Is Dolomite Sand an Effective Beach Nourishment in Manila Bay?

Is Dolomite Sand an Effective Beach Nourishment in Manila Bay?

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After Metro Manila was reduced to Alert Level 3, the man-made 140-meter dolomite beach at Manila Bay reopened last Saturday, attracting dozens of promenaders and picnickers.

Photo Courtesy: Philippine News Agency

The Manila Baywalk Dolomite Beach, also known as Dolomite Beach, is an artificial beach produced through the technique of beach nourishment in Manila Bay in Manila, Philippines. The project is part of the Manila Bay Rehabilitation Program, which was begun by Environment Secretary Roy Cimatu in January 2019 in response to a Supreme Court injunction to safeguard the bay from decades of pollution and urban blight.


What is Dolomite Sand and why did it come into play in this project?

Environmental Ombudsman urged to probe Manila Bay dolomite dumping

Photo Courtesy: The STAR / Miguel de Guzman

Dolomite has been around for a long time, but it wasn’t until recently that it piqued the attention of many Filipinos.

The white sand used was actually crushed dolomite, a calcium magnesium carbonate, delivered to Manila from Cebu province. But why did dolomite come into play in this project?

Dolomite, also known as calcium magnesium carbonate, is a non-metallic mineral used in bricks, mortar, cement, concrete, polymers, paving materials, and other building products. The rock is thought to occur when limestone is changed by magnesium-rich groundwater in warm, shallow marine conditions.

It’s crushed and graded to be used as a road base, concrete and asphalt aggregate, railroad ballast, rip-rap, or fill. It’s also used to make cement, and it’s carved into blocks of a specified size called “dimension stone.”

It has low solubility, making it resistant to rain and soil acidity. It’s utilized in the chemical industry to neutralize acids, as well as in-stream and beach restoration projects, and as a soil conditioner. As a result, crushed dolomite is employed in the beach replenishment of Manila Bay.

Beach nourishment, on the other hand, does not stop erosion; rather, it only delays it for a brief period of time. Beach nourishment is a soft engineering alternative to hard shore structures (such as seawalls and groins) for creating a natural beach environment for the bay, burying shore protection structures to eliminate negative effects, and retaining sediment volumes to respond to rising sea levels caused by climate change.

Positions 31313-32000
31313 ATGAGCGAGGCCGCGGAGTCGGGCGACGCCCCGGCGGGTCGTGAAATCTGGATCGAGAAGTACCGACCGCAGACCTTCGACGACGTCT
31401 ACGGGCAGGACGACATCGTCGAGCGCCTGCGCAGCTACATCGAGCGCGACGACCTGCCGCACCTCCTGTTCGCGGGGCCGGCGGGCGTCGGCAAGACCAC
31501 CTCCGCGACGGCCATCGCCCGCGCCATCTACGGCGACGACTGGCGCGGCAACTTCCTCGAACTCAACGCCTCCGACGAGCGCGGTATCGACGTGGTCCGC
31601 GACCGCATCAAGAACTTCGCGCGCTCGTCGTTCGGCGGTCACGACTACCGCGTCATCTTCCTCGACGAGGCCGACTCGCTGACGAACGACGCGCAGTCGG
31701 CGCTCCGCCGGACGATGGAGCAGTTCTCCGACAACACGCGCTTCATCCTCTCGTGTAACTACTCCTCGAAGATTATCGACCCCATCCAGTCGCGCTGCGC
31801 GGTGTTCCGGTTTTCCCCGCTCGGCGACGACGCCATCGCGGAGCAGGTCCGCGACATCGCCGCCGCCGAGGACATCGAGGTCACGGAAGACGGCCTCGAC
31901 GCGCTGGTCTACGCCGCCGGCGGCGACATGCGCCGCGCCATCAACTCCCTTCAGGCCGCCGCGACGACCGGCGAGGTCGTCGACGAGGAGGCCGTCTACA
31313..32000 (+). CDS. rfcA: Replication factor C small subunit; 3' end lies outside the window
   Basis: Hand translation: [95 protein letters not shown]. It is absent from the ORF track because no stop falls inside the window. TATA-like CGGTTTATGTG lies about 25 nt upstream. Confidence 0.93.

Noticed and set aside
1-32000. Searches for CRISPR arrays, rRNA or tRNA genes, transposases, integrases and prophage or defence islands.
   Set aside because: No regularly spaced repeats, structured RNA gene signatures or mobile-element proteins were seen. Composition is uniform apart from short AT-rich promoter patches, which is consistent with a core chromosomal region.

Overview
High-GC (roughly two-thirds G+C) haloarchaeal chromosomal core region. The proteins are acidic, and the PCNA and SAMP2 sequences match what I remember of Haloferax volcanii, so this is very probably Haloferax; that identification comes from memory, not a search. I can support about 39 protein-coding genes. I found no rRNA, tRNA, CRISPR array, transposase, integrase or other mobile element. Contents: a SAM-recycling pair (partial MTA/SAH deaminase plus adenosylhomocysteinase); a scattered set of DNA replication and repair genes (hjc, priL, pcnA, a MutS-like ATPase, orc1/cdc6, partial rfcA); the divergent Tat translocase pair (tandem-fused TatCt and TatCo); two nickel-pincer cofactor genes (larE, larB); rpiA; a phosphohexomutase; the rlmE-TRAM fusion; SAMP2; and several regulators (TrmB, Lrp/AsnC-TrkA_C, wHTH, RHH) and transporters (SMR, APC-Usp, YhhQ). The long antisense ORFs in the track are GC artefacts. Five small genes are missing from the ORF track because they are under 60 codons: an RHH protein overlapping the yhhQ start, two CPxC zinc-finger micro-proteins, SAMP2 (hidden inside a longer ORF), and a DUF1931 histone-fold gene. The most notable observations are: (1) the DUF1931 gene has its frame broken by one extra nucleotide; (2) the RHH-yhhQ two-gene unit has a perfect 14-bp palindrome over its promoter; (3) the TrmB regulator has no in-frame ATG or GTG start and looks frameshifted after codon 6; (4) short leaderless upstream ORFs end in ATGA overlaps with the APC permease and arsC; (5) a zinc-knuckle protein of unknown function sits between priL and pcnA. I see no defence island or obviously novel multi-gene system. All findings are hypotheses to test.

French Riviera also features dolomite

Photo Courtesy: Getty

Manila Bay isn’t the first to have dolomite. The French Riviera is a magnificent coastline that runs along the Mediterranean Sea in the southeast of France.

It is a famous tourist destination with both natural and man-made shorelines. Even though

space at the original site was restricted, the late twentieth century saw the creation of man-made beaches in response to population growth and visitor demand.

Today, 21.5 percent of the French Riviera is made up of man-built shorelines that serve as tourist beaches, yachting harbors, and reclamation fill. Fine sand or gravel extracted from limestone, sandstone, and dolomite was used to form these shorelines. They were utilized to renovate existing natural beaches to make them more appealing to tourists, as well as to provide room to the French Riviera.

Health or aesthetics?

Despite the fact that the material is typically considered non-toxic in the construction industry, some studies have linked high levels of dolomite dust exposure to respiratory diseases.

In early September last year, as the Department of Environment and Natural Resources (DENR) began laying out white sand made from crushed dolomite rocks to act as white sand and beautify the area, the Department of Health (DOH)  initially warned about the respiratory risks posed by crushed dolomite rocks, but later clarified that dolomite is not a health hazard in its bulk state.

Photo Courtesy: DENR

Moreover, according to a study published in the Iranian Red Crescent Medical Journal in 2012, “symptoms such as regular cough, phlegm, wheezing, productive cough, and shortness of breath were much more prevalent among exposed workers” utilizing dolomite in a dam project. “No major abnormalities were identified in the chest radiographs of both exposed and non-exposed individuals,” according to the same study. These data imply that while dolomite dust can cause mild respiratory difficulties, the study was unable to verify that long-term exposure to the materials will result in serious illnesses.


Safety reminders!

Whether or not dolomite is harmful, it is still a good idea to follow some safety precautions. Exposure to dolomite dust, in particular, can be risky, so be careful to follow these safety precautions:

  • Wearing an N95 mask while working in a facility that handles dolomite dust or sand is a smart idea to avoid breathing it in.

  • It’s also a good idea to wear long-sleeved shirts to avoid skin discomfort.

  • Try to stay away from dusty locations as much as possible. If at all possible, patients with respiratory issues should avoid dolomite dust or sand.

  • When cleaning up dolomite sand or dust, using vacuums can assist prevent inhalation of microscopic particles.

  • Dolomite dust and sand should be stored and transformed properly as well.


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